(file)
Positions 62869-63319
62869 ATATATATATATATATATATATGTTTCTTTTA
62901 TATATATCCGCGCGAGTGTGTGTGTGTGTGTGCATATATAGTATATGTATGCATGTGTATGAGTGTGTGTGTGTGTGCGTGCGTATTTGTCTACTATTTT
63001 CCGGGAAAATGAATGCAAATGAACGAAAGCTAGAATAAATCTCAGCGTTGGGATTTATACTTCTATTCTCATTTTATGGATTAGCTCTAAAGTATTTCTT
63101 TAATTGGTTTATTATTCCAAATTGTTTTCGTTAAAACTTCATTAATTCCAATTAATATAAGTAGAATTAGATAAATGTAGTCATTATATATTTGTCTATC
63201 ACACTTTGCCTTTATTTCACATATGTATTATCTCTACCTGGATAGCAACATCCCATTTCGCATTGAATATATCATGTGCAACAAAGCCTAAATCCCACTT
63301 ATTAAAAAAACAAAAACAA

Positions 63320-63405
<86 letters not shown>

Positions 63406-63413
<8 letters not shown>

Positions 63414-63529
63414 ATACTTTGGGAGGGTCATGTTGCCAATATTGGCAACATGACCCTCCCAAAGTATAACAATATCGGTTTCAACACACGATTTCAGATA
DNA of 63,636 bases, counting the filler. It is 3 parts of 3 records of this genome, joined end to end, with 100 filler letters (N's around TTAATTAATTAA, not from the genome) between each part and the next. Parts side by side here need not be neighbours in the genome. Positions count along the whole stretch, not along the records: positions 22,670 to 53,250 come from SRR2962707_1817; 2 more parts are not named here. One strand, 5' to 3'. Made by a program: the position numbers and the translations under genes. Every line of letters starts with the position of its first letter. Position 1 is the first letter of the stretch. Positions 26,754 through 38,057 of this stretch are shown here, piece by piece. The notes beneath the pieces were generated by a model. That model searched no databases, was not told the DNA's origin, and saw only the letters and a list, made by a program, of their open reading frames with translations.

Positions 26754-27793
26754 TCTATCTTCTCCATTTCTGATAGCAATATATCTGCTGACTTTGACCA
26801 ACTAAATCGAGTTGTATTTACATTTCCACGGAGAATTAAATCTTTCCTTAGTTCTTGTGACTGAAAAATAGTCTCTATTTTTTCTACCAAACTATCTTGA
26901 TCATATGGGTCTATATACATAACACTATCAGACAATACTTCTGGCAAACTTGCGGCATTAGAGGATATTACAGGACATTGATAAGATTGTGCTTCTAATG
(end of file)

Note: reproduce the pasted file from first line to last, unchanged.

Positions 62869-63319
62869 ATATATATATATATATATATATGTTTCTTTTA
62901 TATATATCCGCGCGAGTGTGTGTGTGTGTGTGCATATATAGTATATGTATGCATGTGTATGAGTGTGTGTGTGTGTGCGTGCGTATTTGTCTACTATTTT
63001 CCGGGAAAATGAATGCAAATGAACGAAAGCTAGAATAAATCTCAGCGTTGGGATTTATACTTCTATTCTCATTTTATGGATTAGCTCTAAAGTATTTCTT
63101 TAATTGGTTTATTATTCCAAATTGTTTTCGTTAAAACTTCATTAATTCCAATTAATATAAGTAGAATTAGATAAATGTAGTCATTATATATTTGTCTATC
63201 ACACTTTGCCTTTATTTCACATATGTATTATCTCTACCTGGATAGCAACATCCCATTTCGCATTGAATATATCATGTGCAACAAAGCCTAAATCCCACTT
63301 ATTAAAAAAACAAAAACAA

Positions 63320-63405
<86 letters not shown>

Positions 63406-63413
<8 letters not shown>

Positions 63414-63529
63414 ATACTTTGGGAGGGTCATGTTGCCAATATTGGCAACATGACCCTCCCAAAGTATAACAATATCGGTTTCAACACACGATTTCAGATA
DNA of 63,636 bases, counting the filler. It is 3 parts of 3 records of this genome, joined end to end, with 100 filler letters (N's around TTAATTAATTAA, not from the genome) between each part and the next. Parts side by side here need not be neighbours in the genome. Positions count along the whole stretch, not along the records: positions 22,670 to 53,250 come from SRR2962707_1817; 2 more parts are not named here. One strand, 5' to 3'. Made by a program: the position numbers and the translations under genes. Every line of letters starts with the position of its first letter. Position 1 is the first letter of the stretch. Positions 26,754 through 38,057 of this stretch are shown here, piece by piece. The notes beneath the pieces were generated by a model. That model searched no databases, was not told the DNA's origin, and saw only the letters and a list, made by a program, of their open reading frames with translations.

Positions 26754-27793
26754 TCTATCTTCTCCATTTCTGATAGCAATATATCTGCTGACTTTGACCA
26801 ACTAAATCGAGTTGTATTTACATTTCCACGGAGAATTAAATCTTTCCTTAGTTCTTGTGACTGAAAAATAGTCTCTATTTTTTCTACCAAACTATCTTGA
26901 TCATATGGGTCTATATACATAACACTATCAGACAATACTTCTGGCAAACTTGCGGCATTAGAGGATATTACAGGACATTGATAAGATTGTGCTTCTAATG